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Chinese and overseas arts serve and return

Updated: 2013-03-05 10:44
By Liu Yuhan ( China Daily)
Chinese and overseas arts serve and return

Ping Pong Productions founder and director Alison Friedman.

My China Dream | Alison Friedman

More international audiences have seen the works of Chinese performing artists, thanks to the efforts of Ping Pong Productions. The Beijing-based art management company has been exposing young Chinese artists to oversea viewers through tours, collaborations and teaching residencies.

Founder and director Alison Friedman says her experience navigating the rapidly evolving Chinese performing arts world has been exciting.

"For a long time, most Chinese dancing companies were supported and run by the government, but now as China's entire infrastructure is changing, young artists are creating new works and experimenting with new styles," she says at a recent seminar on performing arts at the Chinese Consulate in New York.

The company's name is taken from the term "Ping Pong Diplomacy", which was coined after a group of American table tennis players and journalists traveled to China in 1971 to smoothen then-strained diplomatic relations.

Ping Pong Productions is dedicated to helping medium- or small-sized Chinese organizations with fewer resources to go abroad.

"We have two main focuses: going out and bring in," she says.

In the summer of 2012 Ping Pong Productions brought TAO Dance company, a small group of fewer than 10 dancers, to an audience of 18,000 at New York's annual Lincoln Center Festival. TAO also performed at Sydney Opera House and Sadler's Wells (UK), among other world-renowned dance theaters.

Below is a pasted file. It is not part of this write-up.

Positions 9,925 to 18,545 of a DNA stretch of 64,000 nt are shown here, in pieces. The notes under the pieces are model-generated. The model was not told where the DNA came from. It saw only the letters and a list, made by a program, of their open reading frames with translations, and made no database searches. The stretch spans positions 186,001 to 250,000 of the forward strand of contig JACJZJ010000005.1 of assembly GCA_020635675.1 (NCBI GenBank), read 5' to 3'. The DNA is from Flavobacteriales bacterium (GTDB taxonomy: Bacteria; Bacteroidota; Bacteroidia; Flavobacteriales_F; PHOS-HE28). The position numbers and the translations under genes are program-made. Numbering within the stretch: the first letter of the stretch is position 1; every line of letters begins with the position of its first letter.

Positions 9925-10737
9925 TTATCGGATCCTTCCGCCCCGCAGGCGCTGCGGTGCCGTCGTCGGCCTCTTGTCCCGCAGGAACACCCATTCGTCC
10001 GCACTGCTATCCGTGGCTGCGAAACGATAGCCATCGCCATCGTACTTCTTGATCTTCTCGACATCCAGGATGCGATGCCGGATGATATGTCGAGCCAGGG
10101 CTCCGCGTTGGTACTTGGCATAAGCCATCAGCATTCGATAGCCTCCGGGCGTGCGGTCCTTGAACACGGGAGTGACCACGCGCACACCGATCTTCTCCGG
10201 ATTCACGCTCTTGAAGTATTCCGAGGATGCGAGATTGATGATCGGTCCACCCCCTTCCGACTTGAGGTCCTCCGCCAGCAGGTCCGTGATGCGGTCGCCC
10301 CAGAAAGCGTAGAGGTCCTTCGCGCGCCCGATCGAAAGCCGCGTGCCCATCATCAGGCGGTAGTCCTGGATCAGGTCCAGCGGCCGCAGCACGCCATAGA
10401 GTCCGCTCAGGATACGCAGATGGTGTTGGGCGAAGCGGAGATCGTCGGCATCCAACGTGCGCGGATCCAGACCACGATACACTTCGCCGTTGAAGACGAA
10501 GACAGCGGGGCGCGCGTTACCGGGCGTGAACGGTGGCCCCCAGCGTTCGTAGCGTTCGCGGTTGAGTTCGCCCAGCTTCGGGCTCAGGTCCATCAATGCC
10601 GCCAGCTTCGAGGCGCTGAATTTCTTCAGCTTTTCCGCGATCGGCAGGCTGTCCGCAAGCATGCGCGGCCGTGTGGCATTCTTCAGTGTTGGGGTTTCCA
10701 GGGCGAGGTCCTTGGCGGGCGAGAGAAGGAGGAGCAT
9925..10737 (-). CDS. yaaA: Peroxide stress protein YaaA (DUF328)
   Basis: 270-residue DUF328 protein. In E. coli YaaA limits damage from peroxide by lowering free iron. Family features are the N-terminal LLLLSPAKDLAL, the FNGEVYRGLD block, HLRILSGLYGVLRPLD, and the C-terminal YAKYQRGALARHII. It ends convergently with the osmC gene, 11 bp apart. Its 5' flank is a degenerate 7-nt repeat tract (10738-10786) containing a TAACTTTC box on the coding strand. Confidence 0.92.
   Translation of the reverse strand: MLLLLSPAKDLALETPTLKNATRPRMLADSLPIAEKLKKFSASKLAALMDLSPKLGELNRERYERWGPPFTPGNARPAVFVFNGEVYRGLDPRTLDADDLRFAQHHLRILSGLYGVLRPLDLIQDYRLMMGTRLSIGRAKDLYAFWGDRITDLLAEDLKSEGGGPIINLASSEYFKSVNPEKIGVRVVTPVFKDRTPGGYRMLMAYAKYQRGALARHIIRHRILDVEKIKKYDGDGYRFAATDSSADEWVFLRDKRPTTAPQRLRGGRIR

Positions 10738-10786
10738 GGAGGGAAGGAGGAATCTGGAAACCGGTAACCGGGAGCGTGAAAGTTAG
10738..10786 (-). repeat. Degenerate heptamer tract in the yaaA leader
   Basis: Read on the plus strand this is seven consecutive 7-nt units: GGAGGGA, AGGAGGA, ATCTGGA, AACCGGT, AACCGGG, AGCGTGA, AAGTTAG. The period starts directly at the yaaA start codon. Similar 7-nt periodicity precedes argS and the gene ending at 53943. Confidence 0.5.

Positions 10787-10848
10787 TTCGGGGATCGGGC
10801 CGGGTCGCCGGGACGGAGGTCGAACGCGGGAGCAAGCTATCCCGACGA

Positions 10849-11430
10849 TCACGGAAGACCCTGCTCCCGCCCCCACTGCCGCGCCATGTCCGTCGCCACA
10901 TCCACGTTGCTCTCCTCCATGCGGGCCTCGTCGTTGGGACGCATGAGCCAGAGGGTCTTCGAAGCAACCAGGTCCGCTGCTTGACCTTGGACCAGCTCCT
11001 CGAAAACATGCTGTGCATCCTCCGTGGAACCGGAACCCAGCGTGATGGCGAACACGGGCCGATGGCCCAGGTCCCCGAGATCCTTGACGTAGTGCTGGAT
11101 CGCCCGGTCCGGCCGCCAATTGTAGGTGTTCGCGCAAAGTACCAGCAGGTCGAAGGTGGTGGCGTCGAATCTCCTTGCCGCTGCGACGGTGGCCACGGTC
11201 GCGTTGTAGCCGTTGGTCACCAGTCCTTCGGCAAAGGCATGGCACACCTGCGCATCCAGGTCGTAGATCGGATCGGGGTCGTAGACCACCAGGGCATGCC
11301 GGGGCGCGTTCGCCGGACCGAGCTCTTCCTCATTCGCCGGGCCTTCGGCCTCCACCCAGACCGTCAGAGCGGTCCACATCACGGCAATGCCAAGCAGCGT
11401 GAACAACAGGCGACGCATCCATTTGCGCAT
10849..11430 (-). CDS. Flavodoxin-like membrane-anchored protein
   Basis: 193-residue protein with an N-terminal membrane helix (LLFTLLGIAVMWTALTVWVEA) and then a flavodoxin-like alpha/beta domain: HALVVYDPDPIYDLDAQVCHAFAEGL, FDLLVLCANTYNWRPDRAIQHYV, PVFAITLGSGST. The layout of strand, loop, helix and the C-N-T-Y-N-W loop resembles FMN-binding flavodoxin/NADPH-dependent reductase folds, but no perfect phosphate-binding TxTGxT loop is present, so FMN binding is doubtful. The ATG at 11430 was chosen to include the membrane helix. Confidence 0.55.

China generates 2 to 3 million performing-arts products every year, among the highest in the world. But many cultural groups, particularly medium- or small-sized organizations, continue to struggle both financially and in adapting to a modern management, Friedman says.

It's not surprising that most young Chinese artists face financial difficulties, but Friedman remains positive about their future in and outside China and is determined to help them.

Friedman was previously the general manager for Oscar- and Grammy-winning composer Tan Dun's company Parnassus Productions in New York, and a host on China Radio International.

She also served as international director of The Beijing Modern Dance Company and produced international performance festivals including the Sino-US dance festival Booking Dance Beijing during the 2008 Olympic Games.

Friedman's long-time dedication has impressed industry insiders.

Robert Nederlander Jr, a Broadway impresario and the third-generation of the Nederlander family that owns about one third of Broadway's musical theaters says: "She is a visionary, and one of the very few individuals in the field who recognized the potential of Chinese performing arts and cultural exchanges."

Friedman grew up playing piano and dancing. She studied comparative literature major at Brown University, where her love for the Chinese language and Chinese culture deepened.

In 2012, Friedman served as the project manager to liaise between the Beijing Olympic Development Association and the London Olympic Committee on the large-scale community dance project Big Dance Beijing, as part of the 2012 Cultural Olympiad. She also coordinated with the US Embassy in Beijing and the US Consulate in Guangzhou to arrange an extensive dance workshop outreach program in communities throughout China.

In 2011, Ping Pong Productions participated in the "Booey Lehoo" Student Exchange Organization Concert & Arts week, a celebration of cultural exchanges and collaboration between China and the US. The program was planned in support of the US State Department's "100,000 Strong Initiative", a study exchange program announced by US President Barack Obama during his visit to China in November 2009.

Friedman' team will continue working toward their goals. They are currently preparing for TAO Dance's 2014 tour across the US.

"I'll be thrilled to continue to see a better understanding between our people through performing arts," she says.

Chinese and overseas arts serve and return

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